Lately at the library book sale I stumbled on The Reality Club (Lynx Books, 1988), a collection of papers from (according to the blurb) "New York's most vibrant intellectual salon", which offered "every reader a journey to the cutting edge of ideas and knowledge in our culture."  I decided to buy it because one paper was "In Defense of Elitism," by Gerald Feinberg, a Professor of Physics at Columbia.  Strictly speaking, "elitism" isn't the same thing as "meritocracy," but since neither word is well-defined, they work out in practice to be roughly the same thing.  (Feinberg helpfully posts a definition as an epigraph to his article: "the leadership by the choice part or segment" [275], though the definition is neither helpful nor very grammatical: "the leadership"?)  Like "aristocracy," "elitism" has acquired some negative baggage, but there's always somebody game to defend it.

"In what passes for social commentary in present-day America, it is hard to find someone who has anything favorable to say about elitism," Feinberg bravely begins.  Yet "No voices have been raised to condemn the Los Angeles Lakers basketball team or the Chicago Symphony Orchestra, even though those institutions are elitist according to any plausible definition of that term" (275).  Really?  I'm not sure they fit even Feinberg's definition.  What do they "lead"?  Who chose them?  Audiences attend events featuring either "segment" not to be led, but to see what they hope will be excellent performances; but also from local chauvinism, loyalty to the brand, to see and be seen by other fans, and so on.  Or again: who "leads"?  It's not the players but their coaches who lead, and the course of the orchestra will be influenced if not determined by wealthy donors who possess no musical excellence themselves.

Feinberg is quick to distance himself from political elitism:
I am not arguing that elitism is a desirable approach to determining who should govern society.  I agree with the view that was adopted early in our society that participation in the process of government by a large part of society is a more important matter than how effective the governors are [276].
Cute.  And disingenuous; surely Feinberg is aware what a question-begging word "effective" is in this context.  Does he mean, say, making the trains run on time?  He also seems to overestimate the actual "participation in the process of government by a large part of society" in the American system, even in theory.
My defense of the proposition that elitism is a desirable attitude, at least in certain situations, is based on two simple ideas.  One is that some activities are accepted as so worthwhile, both by those that do them and by society at large, that they should be done as well as they can be done.  The other proposition is that some individuals are much better at doing these activities than others, or can become by any methods now known [276].
Even if I grant his ideas, what does either one have to do with leadership?  Why should  acceptance by the ignorant canaille ("society at large") have any more weight in determining what is "worthwhile"?  True, Americans do invest a large amount of interest, energy, and money in elite sports, but in what way does that make the NBA or the NFL more worthwhile than pro wrestling?  Classical orchestras are having increasing financial trouble, so does that mean that they are less worthwhile than they used to be, and would Feinberg admit the worth of more profitable music with less old-people prestige, such as or Lady Gaga or hiphop?  The idea that only two-hundred-year-old European art music is "worthwhile" has less to do with its intrinsic excellence (which is often real, I'm not disputing that) and more to do with class stratification.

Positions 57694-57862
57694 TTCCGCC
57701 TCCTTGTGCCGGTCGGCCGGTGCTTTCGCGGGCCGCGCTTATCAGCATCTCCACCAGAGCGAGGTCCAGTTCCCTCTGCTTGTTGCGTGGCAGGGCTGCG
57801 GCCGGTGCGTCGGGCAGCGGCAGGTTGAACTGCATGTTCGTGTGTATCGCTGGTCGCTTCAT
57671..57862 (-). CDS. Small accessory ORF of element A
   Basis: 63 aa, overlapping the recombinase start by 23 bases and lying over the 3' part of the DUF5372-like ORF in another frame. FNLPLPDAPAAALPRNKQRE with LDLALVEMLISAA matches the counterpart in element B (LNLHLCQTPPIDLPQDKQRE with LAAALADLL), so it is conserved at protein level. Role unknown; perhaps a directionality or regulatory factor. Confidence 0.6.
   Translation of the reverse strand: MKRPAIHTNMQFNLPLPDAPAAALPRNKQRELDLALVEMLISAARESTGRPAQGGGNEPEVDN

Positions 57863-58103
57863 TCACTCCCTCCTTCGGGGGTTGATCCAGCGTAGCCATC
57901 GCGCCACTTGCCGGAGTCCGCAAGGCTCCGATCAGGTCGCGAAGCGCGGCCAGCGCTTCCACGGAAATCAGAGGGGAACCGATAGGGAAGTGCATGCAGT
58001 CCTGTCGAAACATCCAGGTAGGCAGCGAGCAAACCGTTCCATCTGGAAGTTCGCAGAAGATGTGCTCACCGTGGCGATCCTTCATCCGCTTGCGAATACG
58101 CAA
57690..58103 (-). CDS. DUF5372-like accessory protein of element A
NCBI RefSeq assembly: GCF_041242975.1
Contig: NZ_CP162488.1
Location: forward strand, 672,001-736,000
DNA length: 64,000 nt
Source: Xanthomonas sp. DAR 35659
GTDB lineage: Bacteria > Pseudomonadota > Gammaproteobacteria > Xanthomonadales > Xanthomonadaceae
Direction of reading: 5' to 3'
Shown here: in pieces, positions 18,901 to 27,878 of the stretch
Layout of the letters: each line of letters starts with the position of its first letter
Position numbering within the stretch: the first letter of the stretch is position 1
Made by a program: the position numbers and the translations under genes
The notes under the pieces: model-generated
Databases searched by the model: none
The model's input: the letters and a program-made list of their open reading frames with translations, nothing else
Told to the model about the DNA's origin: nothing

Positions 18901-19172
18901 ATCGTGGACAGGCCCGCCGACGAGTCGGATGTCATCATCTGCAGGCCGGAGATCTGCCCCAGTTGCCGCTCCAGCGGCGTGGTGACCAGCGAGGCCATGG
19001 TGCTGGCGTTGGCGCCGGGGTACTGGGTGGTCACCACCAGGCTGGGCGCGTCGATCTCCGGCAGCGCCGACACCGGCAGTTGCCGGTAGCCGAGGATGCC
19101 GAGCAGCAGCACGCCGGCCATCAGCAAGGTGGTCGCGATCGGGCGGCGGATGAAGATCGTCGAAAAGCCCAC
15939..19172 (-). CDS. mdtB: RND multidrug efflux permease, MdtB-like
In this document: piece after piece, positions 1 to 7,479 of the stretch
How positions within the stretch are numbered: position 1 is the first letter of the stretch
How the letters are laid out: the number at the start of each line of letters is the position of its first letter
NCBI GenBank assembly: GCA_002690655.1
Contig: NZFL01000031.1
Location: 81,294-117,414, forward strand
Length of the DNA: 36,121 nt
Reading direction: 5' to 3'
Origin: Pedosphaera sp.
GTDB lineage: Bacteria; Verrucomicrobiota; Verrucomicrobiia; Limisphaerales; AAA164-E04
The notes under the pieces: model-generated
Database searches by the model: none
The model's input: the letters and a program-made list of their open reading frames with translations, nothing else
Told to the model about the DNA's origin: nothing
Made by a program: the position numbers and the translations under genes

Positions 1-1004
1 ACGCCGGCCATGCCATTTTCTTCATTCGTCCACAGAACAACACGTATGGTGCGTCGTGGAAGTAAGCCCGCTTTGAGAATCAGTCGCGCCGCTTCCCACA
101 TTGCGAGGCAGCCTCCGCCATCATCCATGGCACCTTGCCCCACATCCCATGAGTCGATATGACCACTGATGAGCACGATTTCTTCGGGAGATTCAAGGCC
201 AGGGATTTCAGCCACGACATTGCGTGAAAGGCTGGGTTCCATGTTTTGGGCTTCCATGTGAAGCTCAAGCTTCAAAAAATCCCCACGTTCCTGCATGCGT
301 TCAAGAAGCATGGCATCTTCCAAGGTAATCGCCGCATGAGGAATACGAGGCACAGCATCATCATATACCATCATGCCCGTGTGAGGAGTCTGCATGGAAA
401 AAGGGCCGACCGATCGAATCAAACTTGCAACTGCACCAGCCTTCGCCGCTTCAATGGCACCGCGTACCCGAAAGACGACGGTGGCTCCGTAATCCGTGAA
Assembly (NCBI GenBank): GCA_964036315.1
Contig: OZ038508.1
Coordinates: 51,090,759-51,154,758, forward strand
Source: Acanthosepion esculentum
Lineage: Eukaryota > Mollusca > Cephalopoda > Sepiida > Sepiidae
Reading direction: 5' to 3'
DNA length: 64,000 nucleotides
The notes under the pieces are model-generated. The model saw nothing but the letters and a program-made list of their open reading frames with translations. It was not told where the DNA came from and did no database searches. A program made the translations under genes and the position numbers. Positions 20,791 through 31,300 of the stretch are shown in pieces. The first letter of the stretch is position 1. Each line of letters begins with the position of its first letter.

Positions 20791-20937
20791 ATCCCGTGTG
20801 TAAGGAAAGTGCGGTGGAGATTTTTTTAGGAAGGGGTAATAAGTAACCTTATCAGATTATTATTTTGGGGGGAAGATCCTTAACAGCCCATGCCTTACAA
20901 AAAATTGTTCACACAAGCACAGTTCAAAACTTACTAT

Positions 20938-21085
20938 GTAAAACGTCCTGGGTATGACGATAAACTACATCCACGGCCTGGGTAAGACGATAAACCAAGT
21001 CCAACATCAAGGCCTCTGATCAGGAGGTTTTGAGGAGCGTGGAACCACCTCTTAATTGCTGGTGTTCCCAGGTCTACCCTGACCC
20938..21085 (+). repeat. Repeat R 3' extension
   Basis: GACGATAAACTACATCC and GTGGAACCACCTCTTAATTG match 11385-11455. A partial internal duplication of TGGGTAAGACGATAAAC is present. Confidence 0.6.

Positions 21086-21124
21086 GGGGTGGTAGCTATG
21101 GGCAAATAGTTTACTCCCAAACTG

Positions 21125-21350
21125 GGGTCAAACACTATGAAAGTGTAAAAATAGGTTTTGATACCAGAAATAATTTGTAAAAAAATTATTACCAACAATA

Excellence in sport or musical performance has a certain advantage over other kinds of excellence: it's a lot simpler, and easier to evaluate, than excellence (or effectiveness) in politics or artistic invention or many other areas.  Feinberg glosses over this problem with handwaving, and it soon becomes clear that his article, far from being cutting edge, is an old-fashioned attack on the Trash They're Letting Into College These Days, and the Barbaric Garbage That Is Being Taught as Art.  He's deliberately vague about the details, but then he could probably count on his intended audiences agreeing.

Ironically enough, Feinberg turns out to be part of the problem he's complaining about, when he dismisses "what passes for social commentary in present-day America."  He may not know much about society, politics, or art, but he knows what he likes.  On top of that he's a particle physicist and a professor at an elite institution of higher learning, so his uninformed and half-thought-out ramblings on social policy and the arts are supposed to count for more than the opinions of someone who has actually studied such subjects and knows what he or she is talking about.  As a physicist Feinberg was elite -- he shared a Nobel Prize in Physics for work on neutrinos -- but expertise in physics doesn't translate into expertise on social issues.  It doesn't even follow that a Nobel Laureate in the sciences is qualified to lead his own academic department; if he is, it's coincidence.

That's the trouble with elitism, though it resembles Feinberg's swipe at popular participation in the process of government, the notion that one man is as good as another and a damn sight better too.  Elitism as an ideology encourages people who do well in one area to believe they can automatically do well in others.